Podcasts remain a lively and popular forum for online broadcasting, even with a name that calls back to the era of the iPod.
As an Android user you’ve probably long broken free of the Apple ecosystem, so there will be no searching through iTunes to sync up podcasts with an iPhone. No, you want your podcasts your way, quickly and conveniently on your Android phone.
Fortunately, there’s a top class of podcast apps that stand out from the wide variety of options in the Play Store. They vary in price and approach to podcast organization and discovery, but all of them will connect you to your favorite shows or help you find new ones with ease.
Pocket Casts wears the crown well
If you want a podcast app that looks great and is easy to pick up and use, go with Pocket Casts ($3.99). Its layout is very eye-catching, with a tile-formatted display that scrolls through popular and recommended podcasts. The overall interface is a good example of Material Design, complete with the slide-out side menu and a finger-friendly layout.
If you’re new to podcasts it’s worth checking out the featured or trending sections to see what’s out there. Podcasts in these sections range from the serious and newsy (like those from NPR) to the ridiculous (like the Adam Carolla podcast). Want something else? Just search or use the category filter if there’s something in particular you’re after.
The main menu is one of the app's best design elements. It gives you a quick glance of your downloaded podcasts, video, audio, or any custom categories you create. When you subscribe to a podcast, you can choose whether it will download over any data connection or stick to Wi-Fi only.
The Chromecast button is also front and center—just tap it to send your audio or video to a connected TV.
If the one thing you miss from navigating away from iTunes is the ability to sync your podcasts to the desktop, Pocket Casts has you covered. Your account syncs up to the Pocket Casts web app for easy online listening, which is especially great if you have a Chromebook. It's free for 14 days, with a one-time fee of $9 for unlimited usage.
The only feature that should be more prominent is the ability to check out a list of episodes. Right now you have to hit the subscribe button before you can dig down to discover specific titles of past episodes.
Player FM syncs your podcasts to the desktop
Player FM is another full-featured and well-designed podcast app. If you were to squint you may not even be able to tell it apart from Pocket Casts given its similar color scheme and adherence to Material Design.
It also brings you desktop listening through its own Player FM web app. You'll need an account, of course, though Player FM fortunately offers Google sign-in so you don't have to think of another password.
The app is free, which makes it a compelling choice if you’re a light podcast user and aren’t ready to commit to a favorite paid app. However, the Player FM team says it’s rolling out a Gold subscription option, which will give you an unlimited number of subscriptions to store. Currently you’re limited to 20 at the free level.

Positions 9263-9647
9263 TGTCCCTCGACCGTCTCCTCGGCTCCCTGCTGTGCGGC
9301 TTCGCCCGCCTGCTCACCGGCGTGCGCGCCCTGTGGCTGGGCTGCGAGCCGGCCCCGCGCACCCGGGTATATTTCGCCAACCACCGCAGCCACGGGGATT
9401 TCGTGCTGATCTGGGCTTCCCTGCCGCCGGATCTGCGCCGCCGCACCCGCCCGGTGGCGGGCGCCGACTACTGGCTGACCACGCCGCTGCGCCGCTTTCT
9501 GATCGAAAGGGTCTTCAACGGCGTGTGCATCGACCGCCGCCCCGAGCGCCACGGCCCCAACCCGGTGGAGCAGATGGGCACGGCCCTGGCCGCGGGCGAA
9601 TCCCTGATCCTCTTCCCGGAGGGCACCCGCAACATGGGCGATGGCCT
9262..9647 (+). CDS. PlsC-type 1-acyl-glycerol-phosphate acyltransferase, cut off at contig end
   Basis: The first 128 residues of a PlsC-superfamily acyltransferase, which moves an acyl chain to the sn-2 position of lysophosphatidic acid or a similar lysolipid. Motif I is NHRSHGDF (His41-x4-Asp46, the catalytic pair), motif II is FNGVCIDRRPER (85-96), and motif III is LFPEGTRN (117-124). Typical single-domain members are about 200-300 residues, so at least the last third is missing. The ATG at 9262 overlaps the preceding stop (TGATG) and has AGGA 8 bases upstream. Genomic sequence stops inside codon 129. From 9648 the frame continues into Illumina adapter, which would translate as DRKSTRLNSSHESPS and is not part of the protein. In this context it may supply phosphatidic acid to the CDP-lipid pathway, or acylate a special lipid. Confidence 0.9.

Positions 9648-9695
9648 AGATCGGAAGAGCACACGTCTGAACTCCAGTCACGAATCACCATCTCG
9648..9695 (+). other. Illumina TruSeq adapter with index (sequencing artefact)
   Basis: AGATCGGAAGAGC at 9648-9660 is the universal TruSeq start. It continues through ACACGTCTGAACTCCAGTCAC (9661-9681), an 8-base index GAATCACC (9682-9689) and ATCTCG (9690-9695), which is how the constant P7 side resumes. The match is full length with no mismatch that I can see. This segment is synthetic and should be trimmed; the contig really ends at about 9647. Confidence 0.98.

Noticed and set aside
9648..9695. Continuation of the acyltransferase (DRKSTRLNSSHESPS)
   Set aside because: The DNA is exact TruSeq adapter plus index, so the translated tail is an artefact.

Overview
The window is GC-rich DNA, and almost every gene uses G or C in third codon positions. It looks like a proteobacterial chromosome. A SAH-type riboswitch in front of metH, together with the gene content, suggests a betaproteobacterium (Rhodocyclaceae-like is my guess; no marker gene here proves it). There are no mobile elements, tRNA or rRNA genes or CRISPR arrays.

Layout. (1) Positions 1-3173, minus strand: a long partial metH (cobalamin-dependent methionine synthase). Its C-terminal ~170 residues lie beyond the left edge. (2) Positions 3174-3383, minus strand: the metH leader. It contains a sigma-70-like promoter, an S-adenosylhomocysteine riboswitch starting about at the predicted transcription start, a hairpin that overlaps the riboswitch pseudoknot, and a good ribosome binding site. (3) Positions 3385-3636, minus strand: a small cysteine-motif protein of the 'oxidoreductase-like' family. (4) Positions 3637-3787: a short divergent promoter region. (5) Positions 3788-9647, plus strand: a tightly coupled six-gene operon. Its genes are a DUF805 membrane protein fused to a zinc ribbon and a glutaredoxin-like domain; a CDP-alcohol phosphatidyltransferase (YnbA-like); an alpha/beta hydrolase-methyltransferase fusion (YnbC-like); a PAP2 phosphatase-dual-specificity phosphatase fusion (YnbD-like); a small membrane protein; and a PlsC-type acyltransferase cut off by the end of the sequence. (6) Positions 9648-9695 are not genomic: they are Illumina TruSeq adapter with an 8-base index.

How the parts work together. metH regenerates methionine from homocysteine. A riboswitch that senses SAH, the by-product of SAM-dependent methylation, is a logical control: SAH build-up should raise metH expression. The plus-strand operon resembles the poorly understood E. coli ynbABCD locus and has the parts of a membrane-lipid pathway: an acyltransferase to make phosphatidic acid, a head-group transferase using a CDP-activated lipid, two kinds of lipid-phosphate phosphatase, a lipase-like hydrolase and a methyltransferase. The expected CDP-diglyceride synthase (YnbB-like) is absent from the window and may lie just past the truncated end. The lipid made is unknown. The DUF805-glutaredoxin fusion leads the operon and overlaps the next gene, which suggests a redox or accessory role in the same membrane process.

DoggCatcher is a customizable contender
The name may sound a little odd, but DoggCatcher ($2.99) is another good option for tracking down and playing new or undiscovered podcasts.
Its interface offers hints of Google’s Material Design aesthetic, but there’s are also several cups of Holo (the preferred design from the days of Jelly Bean).
Nonethless, the layout works well for helping you find new podcasts, as DoggCatcher breaks up the discovery section by audio, video, or news. You can import any existing episodes you have if they’re in the OPML format, or find them by RSS feed.
The best way to find new podcasts is to head to the Subscribe section from the slide out menu, as you can browse through categories or get recommendations based on your history once you use the app more frequently.
One neat trick: you can customize the size of the audio player. Tap it once to make it larger and another time to hide it, giving more space to scroll through lists and find feeds. DoggCatcher also drops in a useful sleep timer, which lets you determine when the podcast fades away in case you doze off while listening. You’re also able to create as many categories as you wish if you want to keep your list of subscriptions nice and tidy.
BeyondPod is search friendly
The interface takes a little more work to figure out than the other choices here, but there’s a lot to like in BeyondPod (free trial, $6.99 in-app upgrade). It has a good look, and smartly puts a search bar within easy reach from the top-right menu.
One signature feature is that you can get a snippet of each feed by hitting the preview button. If you like what you hear, you can then touch Subscribe and look forward to new episodes to download when they’re ready. It has a great breakdown for finding feeds, letting you search by publisher, country of origin, or many other choices that are enjoyable to just browse through.
You can customize how many episodes stay on your device if storage becomes a concern. Chromecast support is also here, which is useful if you want to watch a Ted talk or take in the video that is becoming more common with podcasts.
The free download lets you try out all the features for seven days - otherwise Chromecast support, device synchronization, and automatic podcast downloads disappear unless you opt for the in-app upgrade.
If you like BeyondPod and are feeling adventurous you can join the BeyondPod Beta, which will let you test drive new features before they go live.
No matter your choice, you should be happy with one of these selections as they all do the basics and have developed their own strengths. If there’s a particular podcasting app you’re fond of let us know about it in the comments, as you can never have enough choice with Android apps.
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